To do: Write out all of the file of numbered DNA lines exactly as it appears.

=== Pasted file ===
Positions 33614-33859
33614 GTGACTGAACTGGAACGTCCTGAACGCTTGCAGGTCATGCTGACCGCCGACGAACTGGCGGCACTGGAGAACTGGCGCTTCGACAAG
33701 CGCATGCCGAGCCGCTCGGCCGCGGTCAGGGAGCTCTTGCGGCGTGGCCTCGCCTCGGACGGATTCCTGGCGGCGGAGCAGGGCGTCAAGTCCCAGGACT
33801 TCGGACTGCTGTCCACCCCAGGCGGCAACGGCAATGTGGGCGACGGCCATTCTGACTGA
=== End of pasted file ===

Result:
Positions 33614-33859
33614 GTGACTGAACTGGAACGTCCTGAACGCTTGCAGGTCATGCTGACCGCCGACGAACTGGCGGCACTGGAGAACTGGCGCTTCGACAAG
33701 CGCATGCCGAGCCGCTCGGCCGCGGTCAGGGAGCTCTTGCGGCGTGGCCTCGCCTCGGACGGATTCCTGGCGGCGGAGCAGGGCGTCAAGTCCCAGGACT
33801 TCGGACTGCTGTCCACCCCAGGCGGCAACGGCAATGTGGGCGACGGCCATTCTGACTGA